As Coca-Cola reports, investors eager to hear if "promising signs" continued
Coca-Cola (KO) is scheduled to report results of its fiscal third quarter before the market open on Thursday, October 22, with a conference call scheduled for 8:30 am ET. What to watch for:
1. COMMENTARY AND GUIDANCE: When Coca-Cola reported its second quarter results on July 21, the company said it saw "promising signs" the worst was over in regards the COVID-19 pandemic, adding that the second waves of COVID-19 pandemic don't look as bad as the first wave. The company said it saw Q3 comparable net revenue including a 3%-4% currency headwind based on the current rates and including the impact of hedged positions, adding that Q3 comparable operating income is expected to include a 7%-8% currency headwind based on the current rates and including the impact of hedged positions.
2. STRATEGIC REORGANIZATION: On August 28, Coca-Cola announced "strategic steps to reorganize and better enable the Coca-Cola system to pursue its Beverages for Life strategy, with a portfolio of drinks that are positioned to capture growth in a fast-changing marketplace." The company added that it would "create new operating units focused on regional and local execution that will work closely with five marketing category leadership teams that span the globe to rapidly scale ideas." The company's nine new operating units will help streamline the organization by replacing current business units and groups. The company's current model includes 17 business units that sit under four geographical segments, plus Global Ventures and Bottling Investments. Moving forward, the operational side of the business will consist of nine operating units that will sit under four geographical segments, along with Global Ventures and Bottling Investments. The company's operating leaders will report to President and Chief Operating Officer Brian Smith.
3. PRODUCT STREAMLINING: Also on August 28, Coca-Cola announced it would conduct a portfolio rationalization process, in an effort to create a "tailored collection of global, regional and local brands with the potential for greater growth." To drive these initiatives and support the operating units, the company is reinforcing and deepening its leadership in five global categories with the strongest consumer opportunities: Coca-Cola, Sparkling Flavors, Hydration, Sports, Coffee and Tea Nutrition, Juice, Milk and Plant, Emerging Categories.
When Coca-Cola reported its Q2 earnings, the company said it would be shifting towards fewer but bigger brands, and exiting zombie brands. Since then, the company has reportedly discontinued Tab, Odwalla juice, and Zico coconut water, in addition to many others. The Wall Street Journal's Jennifer Maloney noted that Coca-Cola said it planned to slash its 500 brands by more than half. Additional products that will be retired this year include Diet Coke Feisty Cherry, Sprite Lymonade, and Coke Life, a lower-calorie version of Coke sweetened with stevia that the company began rolling out in 2013, as well as Northern Neck Ginger Ale, Delaware Punch and Mendota Springs seltzer, Maloney added.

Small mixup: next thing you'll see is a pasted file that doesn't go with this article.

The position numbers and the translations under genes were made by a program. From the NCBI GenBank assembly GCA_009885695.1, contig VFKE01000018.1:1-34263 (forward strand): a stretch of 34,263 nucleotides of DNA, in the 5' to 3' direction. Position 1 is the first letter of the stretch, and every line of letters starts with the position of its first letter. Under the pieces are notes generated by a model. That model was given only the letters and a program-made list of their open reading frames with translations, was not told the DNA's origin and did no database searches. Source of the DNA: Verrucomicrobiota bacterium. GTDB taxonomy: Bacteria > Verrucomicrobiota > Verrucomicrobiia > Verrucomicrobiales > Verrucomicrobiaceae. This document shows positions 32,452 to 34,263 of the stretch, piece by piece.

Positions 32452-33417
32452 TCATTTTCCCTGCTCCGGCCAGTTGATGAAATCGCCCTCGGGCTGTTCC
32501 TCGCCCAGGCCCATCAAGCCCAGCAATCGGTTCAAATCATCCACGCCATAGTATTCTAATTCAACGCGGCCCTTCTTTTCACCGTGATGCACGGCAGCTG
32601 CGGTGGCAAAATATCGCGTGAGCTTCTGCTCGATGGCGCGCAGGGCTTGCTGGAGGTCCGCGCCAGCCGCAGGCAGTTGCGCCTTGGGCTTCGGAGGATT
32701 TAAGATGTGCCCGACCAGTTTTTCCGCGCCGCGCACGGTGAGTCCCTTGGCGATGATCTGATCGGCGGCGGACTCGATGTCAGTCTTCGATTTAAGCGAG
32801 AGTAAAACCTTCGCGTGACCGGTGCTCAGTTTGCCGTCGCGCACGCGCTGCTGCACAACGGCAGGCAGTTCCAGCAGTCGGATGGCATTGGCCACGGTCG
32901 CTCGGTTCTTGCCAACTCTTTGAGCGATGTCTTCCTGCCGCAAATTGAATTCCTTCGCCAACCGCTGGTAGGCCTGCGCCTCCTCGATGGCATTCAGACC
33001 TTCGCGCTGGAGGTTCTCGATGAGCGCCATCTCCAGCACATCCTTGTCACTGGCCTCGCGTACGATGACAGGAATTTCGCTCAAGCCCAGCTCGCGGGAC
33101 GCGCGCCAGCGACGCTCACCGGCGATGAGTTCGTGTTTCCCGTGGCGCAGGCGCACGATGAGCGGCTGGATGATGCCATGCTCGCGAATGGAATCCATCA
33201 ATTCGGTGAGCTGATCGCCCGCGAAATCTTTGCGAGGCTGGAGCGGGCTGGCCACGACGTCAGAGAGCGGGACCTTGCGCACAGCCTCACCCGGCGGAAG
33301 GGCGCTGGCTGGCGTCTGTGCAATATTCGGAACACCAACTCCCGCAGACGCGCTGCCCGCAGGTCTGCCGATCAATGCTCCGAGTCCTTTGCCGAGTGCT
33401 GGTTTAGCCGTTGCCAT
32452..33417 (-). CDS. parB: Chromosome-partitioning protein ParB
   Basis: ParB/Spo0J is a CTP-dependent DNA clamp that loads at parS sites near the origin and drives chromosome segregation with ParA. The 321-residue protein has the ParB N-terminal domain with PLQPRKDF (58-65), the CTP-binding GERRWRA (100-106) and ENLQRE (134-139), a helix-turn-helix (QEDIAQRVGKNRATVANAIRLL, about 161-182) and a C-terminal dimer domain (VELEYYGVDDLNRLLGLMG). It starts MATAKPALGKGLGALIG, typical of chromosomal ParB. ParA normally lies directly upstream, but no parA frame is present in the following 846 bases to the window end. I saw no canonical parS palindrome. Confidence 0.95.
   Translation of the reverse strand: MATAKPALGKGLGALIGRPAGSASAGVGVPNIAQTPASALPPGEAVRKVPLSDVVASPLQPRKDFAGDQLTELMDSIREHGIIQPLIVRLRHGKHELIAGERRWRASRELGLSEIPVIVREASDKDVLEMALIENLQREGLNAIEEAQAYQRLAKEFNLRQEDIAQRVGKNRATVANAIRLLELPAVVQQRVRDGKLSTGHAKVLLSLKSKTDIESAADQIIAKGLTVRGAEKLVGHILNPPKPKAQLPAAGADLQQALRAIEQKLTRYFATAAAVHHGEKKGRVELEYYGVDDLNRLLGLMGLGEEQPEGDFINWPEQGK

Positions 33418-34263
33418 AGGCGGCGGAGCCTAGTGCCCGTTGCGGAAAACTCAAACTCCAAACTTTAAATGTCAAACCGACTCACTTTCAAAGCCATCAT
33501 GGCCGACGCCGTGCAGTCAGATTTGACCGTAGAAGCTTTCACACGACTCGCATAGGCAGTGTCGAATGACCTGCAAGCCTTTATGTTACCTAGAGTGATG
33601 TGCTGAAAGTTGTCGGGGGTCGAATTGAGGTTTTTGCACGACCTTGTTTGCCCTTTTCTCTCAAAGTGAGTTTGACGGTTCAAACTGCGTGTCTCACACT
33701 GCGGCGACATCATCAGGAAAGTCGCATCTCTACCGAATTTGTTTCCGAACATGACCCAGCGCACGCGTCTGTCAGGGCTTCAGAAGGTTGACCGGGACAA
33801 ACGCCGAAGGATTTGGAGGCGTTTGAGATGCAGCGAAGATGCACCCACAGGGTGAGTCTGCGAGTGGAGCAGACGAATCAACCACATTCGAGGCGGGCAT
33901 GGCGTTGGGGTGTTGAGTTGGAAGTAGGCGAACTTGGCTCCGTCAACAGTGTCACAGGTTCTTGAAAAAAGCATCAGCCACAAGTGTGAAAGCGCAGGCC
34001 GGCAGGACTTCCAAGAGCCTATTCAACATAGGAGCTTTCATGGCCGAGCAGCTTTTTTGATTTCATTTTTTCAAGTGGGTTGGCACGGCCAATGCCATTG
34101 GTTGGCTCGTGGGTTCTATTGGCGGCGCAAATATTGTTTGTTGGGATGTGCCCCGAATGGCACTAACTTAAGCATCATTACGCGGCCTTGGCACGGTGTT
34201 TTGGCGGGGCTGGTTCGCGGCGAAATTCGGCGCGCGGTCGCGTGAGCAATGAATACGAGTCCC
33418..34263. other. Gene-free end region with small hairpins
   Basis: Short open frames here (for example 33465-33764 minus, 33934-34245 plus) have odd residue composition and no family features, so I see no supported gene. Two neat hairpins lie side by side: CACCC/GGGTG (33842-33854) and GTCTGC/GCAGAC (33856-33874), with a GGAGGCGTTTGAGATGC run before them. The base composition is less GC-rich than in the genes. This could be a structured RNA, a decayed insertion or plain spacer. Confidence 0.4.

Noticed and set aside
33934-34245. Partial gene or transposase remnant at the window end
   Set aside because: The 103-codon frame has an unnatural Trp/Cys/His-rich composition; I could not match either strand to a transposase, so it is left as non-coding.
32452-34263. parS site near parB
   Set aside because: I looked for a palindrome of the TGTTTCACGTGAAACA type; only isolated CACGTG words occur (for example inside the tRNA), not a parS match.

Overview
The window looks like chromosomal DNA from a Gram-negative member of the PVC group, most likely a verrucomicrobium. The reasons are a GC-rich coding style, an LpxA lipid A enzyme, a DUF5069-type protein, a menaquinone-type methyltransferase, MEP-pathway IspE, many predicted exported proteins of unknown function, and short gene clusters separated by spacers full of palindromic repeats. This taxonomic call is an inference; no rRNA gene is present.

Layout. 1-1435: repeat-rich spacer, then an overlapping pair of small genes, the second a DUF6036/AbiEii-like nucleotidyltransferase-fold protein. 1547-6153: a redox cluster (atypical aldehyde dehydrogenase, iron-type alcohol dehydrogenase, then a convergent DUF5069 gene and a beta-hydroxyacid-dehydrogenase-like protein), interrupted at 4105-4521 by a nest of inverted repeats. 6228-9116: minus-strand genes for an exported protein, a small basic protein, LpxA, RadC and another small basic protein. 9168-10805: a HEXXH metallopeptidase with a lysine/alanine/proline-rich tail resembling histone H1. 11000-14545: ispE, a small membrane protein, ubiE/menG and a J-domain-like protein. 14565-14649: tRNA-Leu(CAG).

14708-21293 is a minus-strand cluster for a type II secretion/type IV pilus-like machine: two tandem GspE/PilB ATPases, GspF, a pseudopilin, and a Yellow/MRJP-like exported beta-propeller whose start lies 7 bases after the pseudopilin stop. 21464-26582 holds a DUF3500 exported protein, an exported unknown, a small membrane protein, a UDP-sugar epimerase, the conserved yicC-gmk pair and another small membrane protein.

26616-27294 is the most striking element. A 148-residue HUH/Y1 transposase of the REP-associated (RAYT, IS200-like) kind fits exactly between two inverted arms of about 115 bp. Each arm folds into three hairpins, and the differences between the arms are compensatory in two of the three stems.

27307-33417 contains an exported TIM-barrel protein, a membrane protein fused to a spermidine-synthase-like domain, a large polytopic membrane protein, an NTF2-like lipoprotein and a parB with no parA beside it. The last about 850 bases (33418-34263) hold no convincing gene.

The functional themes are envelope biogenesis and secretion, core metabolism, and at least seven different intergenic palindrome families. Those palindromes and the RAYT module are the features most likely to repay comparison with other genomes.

4. MORGAN STANLEY UPGRADE:
On July 22, one day after Coca-Cola reported Q2 earnings, Morgan Stanley analyst Dara Mohsenian upgraded the stock to Overweight from Equal Weight with a price target of $54, up from $52. The stock's recent underperformance and "outsized valuation discount" compared to peers has become too pronounced, leaving shares with a "compelling valuation," Mohsenian said. While previously of the view that the market was materially underestimating COVID-19 risk given Coke's large eating/dining-out exposure, Mohsenian said he now believes the market appears to have more than accounted for short and longer-term COVID risk factors and sees Q2 as the bottom.
On August 17, Mohsenian addressed pushbacks to his July 22 upgrade of Coca-Cola to Overweight, as he sees a compelling valuation with the market now appearing to have more than accounted for short-/longer-term COVID risk factors. While Mohsenian acknowledged that some of the concerns have validity, the analyst's point with the upgrade was that Coca-Cola's ~20% stock underperformance vs. mega-cap peers since COVID concerns ramped up seemed overdone in the context of the market seemingly looking past COVID concerns with the S&P 500 near all-time highs, despite acknowledged greater pressure on the company's away-from home business near term.